1862 LETTER - MINES AND TORPEDOES AT COLUMBUS, MISSISSIPPI

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This is a pen & ink report written by an unnamed correspondent for the Chicago Times. The letter is dated “Columbus, Sunday, March 9” [1862]. The correspondent describes in great detail about the search for mines and torpedoes near the Confederate defenses and in the river following the Union occupation of that city. The majority of the report describes a network of “infernal machines” connected by batteries and wires to central detonation points. As many as “75 or 100 of these infernal machines are thus buried in the earth some distance from the enemy’s works”. Each of these “machines” consisted of “a large iron cask, about three feet high, and a foot and a half through, in shape as near as can be described of a well-formed pear with an iron cap….Taking off the cap we found grape, canister, and four eight-pound shells, surrounded by about two bushels of course powder.” The reporter goes on to estimate the damage these would have done to attacking regiments. The end of the report mentions torpedoes in the river, but that “the very high water level has prevented any damage to either gunboat or transport.” The report also specifically mentions a Captain William A. Schmitt of the 27th Illinois Infantry who lead the search.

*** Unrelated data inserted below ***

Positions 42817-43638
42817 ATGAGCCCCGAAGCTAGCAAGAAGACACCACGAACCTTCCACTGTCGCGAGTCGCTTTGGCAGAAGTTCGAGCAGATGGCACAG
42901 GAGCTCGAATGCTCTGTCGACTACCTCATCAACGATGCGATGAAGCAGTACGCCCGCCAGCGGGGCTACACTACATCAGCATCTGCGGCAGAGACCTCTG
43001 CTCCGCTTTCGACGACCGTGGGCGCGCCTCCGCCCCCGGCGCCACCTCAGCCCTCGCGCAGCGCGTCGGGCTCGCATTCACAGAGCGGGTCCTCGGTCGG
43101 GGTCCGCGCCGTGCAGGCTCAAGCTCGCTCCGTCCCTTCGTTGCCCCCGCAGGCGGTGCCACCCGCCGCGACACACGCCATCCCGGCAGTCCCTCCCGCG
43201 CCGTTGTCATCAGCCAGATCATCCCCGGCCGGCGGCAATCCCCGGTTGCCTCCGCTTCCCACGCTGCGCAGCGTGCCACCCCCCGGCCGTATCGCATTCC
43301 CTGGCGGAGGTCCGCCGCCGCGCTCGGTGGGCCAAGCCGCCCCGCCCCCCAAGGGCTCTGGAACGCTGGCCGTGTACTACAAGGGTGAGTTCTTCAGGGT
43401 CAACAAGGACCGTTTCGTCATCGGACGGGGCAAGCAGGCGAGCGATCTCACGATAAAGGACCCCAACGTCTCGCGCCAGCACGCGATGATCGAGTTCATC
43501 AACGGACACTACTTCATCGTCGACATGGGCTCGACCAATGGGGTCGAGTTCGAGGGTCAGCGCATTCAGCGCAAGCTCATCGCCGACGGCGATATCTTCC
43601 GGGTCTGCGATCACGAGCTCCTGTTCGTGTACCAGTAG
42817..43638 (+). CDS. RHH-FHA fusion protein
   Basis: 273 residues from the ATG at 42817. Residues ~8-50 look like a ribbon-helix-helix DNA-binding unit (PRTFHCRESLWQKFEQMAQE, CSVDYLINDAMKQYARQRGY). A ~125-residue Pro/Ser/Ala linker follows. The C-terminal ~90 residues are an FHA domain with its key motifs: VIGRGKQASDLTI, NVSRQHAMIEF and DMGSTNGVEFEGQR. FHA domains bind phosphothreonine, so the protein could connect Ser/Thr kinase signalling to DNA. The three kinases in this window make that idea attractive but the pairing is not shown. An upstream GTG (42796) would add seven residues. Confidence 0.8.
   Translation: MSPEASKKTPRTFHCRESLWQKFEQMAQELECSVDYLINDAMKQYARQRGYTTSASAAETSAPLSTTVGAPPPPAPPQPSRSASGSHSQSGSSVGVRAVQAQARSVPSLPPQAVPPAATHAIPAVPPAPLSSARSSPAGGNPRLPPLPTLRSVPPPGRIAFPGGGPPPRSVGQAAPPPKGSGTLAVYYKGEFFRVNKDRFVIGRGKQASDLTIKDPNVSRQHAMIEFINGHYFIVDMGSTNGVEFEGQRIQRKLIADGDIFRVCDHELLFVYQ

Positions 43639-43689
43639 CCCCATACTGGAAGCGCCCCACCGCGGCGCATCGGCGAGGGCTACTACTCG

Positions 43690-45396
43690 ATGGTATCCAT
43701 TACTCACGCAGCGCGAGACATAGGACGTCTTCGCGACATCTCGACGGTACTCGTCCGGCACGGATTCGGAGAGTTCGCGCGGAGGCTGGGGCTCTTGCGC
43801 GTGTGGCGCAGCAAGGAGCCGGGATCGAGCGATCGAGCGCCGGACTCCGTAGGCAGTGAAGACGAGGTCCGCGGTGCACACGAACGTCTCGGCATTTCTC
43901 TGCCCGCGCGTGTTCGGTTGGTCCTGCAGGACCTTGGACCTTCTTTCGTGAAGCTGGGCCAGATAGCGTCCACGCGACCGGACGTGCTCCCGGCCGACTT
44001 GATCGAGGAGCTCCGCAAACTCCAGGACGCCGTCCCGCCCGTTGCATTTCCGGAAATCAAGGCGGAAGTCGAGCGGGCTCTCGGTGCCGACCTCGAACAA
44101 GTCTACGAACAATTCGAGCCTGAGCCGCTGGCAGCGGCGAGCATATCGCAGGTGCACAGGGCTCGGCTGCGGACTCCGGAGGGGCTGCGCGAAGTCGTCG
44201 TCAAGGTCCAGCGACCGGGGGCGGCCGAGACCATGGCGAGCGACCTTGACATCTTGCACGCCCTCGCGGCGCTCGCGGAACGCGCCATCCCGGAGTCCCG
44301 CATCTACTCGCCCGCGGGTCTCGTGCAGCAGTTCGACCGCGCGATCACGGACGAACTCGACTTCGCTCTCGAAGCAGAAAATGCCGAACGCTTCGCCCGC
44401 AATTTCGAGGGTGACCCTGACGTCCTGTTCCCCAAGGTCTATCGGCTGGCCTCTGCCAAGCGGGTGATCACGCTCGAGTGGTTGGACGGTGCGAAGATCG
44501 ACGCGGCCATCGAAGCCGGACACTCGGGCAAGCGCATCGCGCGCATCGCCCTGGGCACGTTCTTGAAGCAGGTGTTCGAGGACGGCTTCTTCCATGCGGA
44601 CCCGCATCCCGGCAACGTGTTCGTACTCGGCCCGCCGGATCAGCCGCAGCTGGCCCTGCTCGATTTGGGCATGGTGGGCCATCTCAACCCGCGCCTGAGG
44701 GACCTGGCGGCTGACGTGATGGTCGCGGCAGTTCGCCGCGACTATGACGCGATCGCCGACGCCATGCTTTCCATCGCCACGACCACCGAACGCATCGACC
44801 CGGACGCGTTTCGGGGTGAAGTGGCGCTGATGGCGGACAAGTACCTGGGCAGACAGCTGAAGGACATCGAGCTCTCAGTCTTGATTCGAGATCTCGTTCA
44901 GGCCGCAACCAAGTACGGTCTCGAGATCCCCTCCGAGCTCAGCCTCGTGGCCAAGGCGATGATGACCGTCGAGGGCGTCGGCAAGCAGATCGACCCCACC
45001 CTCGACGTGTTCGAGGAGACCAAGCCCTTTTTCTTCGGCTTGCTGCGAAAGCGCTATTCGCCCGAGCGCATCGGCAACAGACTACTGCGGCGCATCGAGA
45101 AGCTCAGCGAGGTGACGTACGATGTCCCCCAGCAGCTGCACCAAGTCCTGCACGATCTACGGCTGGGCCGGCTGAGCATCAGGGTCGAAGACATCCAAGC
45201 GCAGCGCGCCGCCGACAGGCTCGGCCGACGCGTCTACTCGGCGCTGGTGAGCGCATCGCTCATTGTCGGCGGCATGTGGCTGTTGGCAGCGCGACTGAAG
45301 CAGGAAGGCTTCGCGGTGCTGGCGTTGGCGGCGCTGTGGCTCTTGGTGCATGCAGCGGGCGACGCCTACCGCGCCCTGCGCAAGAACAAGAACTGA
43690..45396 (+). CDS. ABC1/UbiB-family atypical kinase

Schmitt enlisted as a 1st Sgt. at age 21 in April 1861. He was mustered in Co. E, 10th IL Infantry. Mustered out 7/29/61. Re-enlisted and was commissioned Captain of Co. A, 27th Illinois Infantry. He would rise through the ranks to become Colonel on 4/28/64, and was brevetted Brig. General on 3/13/65.

Accompanied by brief amount of research material and transcription of the document.  [jet]

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